This year's SummerSlam at the Barclays Center promises plenty of action in the ring, with matches like a fatal fourway for the WWE Universal title to a Kevin Owens/A.J. Styles brawl for the U.S. Title. But there's also going to be some action outside the ring, as a group of WWE fans are planning a weekend of rallies calling on the WWE to remove Donald Trump from the wrestling promotion's Hall of Fame.

In the wake of Donald Trump's press conference this week in which he equivocated white supremacists and counter-protesters in Charlottesville, Virginia, a group of fed-up wrestling fans will be rallying on Friday at 5 p.m. outside the Barclays Center. The group will be calling on the company to reject racism by tossing Trump from an honored spot with the company.

While this isn't the first attempt to get the WWE to disassociate itself from Trump, John Stevens, a 30-year-old Brooklyn resident, told Gothamist that he and a group of friends who are in town for the summer extravaganza decided that they'd had enough of Trump's association with the wrestling promotion and decided to shout it in the streets.

"We were talking about how Trump gave that crazy press conference, and then thought about how he's in the WWE Hall of Fame even though Hulk Hogan got kicked out over racism," Stevens told us. "What Trump has done is remarkably worse than what Hogan did, since he's dividing the country by siding with neo-Nazis and white nationalists."

While Hogan was never officially "kicked out" out of the WWE Hall of Fame, references to his career with the company and his page on the hall's website were both quietly scrubbed after racist comments he made about his daughter dating a black man were publicized.

"I was sickened by that press conference, and his response to Charlottesville," Stevens said. "Basically WWE is endorsing those comments by having [Trump] in their hall of fame. I can't wrap my brain around the fact that they'd leave him in there, take Hogan out and claim they say they care about racism."

Stevens said that the protest came together on an email chain that he and some fellow wrestling fans have. With everyone in town for SummerSlam weekend, the group decided to take action. In addition to setting up a website, Stevens said that some of his friends went to an autograph signing held by current WWE champion Jinder Mahal on Thursday night to hand out flyers about the protest.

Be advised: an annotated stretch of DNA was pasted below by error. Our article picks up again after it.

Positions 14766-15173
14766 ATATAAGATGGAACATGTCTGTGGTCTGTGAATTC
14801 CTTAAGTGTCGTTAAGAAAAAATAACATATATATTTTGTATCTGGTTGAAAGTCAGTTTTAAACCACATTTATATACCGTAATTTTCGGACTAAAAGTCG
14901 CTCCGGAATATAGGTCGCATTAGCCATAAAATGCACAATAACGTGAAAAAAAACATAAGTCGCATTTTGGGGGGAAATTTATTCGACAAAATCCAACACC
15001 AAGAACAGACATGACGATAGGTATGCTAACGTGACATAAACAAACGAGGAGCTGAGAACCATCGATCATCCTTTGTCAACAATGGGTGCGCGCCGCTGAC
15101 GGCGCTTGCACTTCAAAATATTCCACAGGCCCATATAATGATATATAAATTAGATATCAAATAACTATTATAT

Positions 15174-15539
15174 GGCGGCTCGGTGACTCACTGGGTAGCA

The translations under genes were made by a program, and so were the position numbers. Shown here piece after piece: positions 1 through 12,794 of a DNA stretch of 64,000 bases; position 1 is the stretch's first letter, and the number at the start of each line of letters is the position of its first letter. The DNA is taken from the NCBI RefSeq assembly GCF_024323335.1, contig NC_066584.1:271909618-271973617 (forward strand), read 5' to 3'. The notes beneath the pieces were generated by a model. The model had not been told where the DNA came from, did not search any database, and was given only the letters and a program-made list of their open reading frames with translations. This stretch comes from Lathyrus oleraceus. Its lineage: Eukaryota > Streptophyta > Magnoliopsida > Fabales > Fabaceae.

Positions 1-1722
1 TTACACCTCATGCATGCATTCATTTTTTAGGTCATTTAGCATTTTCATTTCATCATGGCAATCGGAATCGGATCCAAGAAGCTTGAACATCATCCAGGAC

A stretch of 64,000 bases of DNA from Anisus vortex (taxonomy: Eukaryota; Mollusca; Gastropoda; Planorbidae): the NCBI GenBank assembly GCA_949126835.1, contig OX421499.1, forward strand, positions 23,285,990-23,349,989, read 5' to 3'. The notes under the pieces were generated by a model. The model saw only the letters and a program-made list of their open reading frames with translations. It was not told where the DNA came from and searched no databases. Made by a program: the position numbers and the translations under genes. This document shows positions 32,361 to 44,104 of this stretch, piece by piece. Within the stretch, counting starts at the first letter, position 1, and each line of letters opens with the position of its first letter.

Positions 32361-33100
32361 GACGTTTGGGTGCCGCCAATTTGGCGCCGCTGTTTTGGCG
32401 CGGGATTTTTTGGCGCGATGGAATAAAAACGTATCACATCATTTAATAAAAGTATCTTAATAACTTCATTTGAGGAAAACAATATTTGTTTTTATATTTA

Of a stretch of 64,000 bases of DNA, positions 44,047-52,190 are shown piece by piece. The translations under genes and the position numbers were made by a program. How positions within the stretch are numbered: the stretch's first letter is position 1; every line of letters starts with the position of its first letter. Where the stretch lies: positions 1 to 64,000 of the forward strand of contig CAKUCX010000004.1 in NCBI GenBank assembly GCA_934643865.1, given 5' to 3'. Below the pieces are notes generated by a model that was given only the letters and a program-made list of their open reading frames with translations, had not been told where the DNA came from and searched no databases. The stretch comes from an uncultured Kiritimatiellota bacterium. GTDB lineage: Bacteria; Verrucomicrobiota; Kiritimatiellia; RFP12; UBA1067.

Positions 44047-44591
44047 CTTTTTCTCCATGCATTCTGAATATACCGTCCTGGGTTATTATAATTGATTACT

The autograph signing was an apt place to go to spread the word about the rally, since Mahal, the company's first Indian world champion, plays the outdated trope of the villainous minority foreigner.

Trump's place in the WWE Hall of Fame, cemented by the fact that he took one of the worst Stunners in the history of wrestling and allegedly once believed that Vince McMahon was literally murdered on air, is somewhat awkward at the moment. In addition to the company regularly publicizing its anti-bullying efforts, longtime face of the company John Cena starred in a PSA extolling the nature of America's diversity:

Despite these efforts though, Linda McMahon, the former WWE CEO and wife of majority owner Vince McMahon, serves in President Trump's Cabinet as the Administrator of the Small Business Administration. Stevens said even with that relationship in mind, the WWE needs to make a choice.

"It's kind of a gut-check moment for the WWE. If they want to put their fans in this position, especially minority fans, and insult them to their faces by supporting someone who supports white nationalists, they can do that. But the backlash, I think, will be severe."

Stephen Miller, a 31-year-old Brooklyn resident and fellow self-described "wrestling nerd" involved with the protest, told us that this is an important moment for the company.

"They have two options; leave someone who defends neo-Nazis and white supremacists in the Hall of Fame and accept that their fans will look at them as hypocrites the next time they take a stand about racism, homophobia or other forms of prejudice, or have a spine and stand up to racism. If they choose to leave him in the HOF I will question whether or not I'll continue to watch their product."

The website announcing the rally makes reference to the WWE's history of racism both on-screen and off, and while it otherwise focuses on the removal of Trump, Stevens told us Trump is hardly the only issue the company has to deal with.

"Now more than ever the evil foreigner thing, it's the last thing we need in the country," Stevens said. "People are eventually going to be sick that the company is associating with this kind of racism," he predicted.

Miller also said that it's time for the company to pivot away from racism. "I hope WWE will get their head out of the dark ages and into 2010s," Miller said.

While both men predicted that today's rain forecast would drive down the turnout, Stevens said that rallies outside the Barclays Center are also planned before the NXT: Takeover and SummerSlam shows on Saturday and Sunday. And while Stevens is aware that the company could ignore the group outside the arena, it might not be so simple in the actual Barclays Center.

"We might protest during the shows, we've got prime seats," he told us. "Where our seats are, you'd definitely see it, you'd hear the chants. WWE could take care of this problem now, or they could have it come up during one of their biggest pay-per-views of the year and have it be on the WWE Network forever."

As of press time, a WWE spokesperson did not return a request for comment.

Removing Trump from the hall of fame "would be the ultimate act of being a star, if you will" Stevens said, referencing the company's anti-bullying efforts, "and standing up to bullying and racism."